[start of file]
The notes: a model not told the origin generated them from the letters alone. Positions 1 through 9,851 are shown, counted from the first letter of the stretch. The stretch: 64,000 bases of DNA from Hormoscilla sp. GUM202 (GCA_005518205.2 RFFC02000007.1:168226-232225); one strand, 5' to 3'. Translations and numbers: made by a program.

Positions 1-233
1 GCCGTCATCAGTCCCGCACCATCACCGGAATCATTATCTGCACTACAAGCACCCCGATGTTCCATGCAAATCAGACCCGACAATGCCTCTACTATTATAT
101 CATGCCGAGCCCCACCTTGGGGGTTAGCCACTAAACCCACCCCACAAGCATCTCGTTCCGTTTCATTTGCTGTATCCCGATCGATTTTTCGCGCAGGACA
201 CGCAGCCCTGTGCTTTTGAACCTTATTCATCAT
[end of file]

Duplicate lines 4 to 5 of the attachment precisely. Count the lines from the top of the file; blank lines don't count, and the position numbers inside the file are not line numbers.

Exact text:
101 CATGCCGAGCCCCACCTTGGGGGTTAGCCACTAAACCCACCCCACAAGCATCTCGTTCCGTTTCATTTGCTGTATCCCGATCGATTTTTCGCGCAGGACA
201 CGCAGCCCTGTGCTTTTGAACCTTATTCATCAT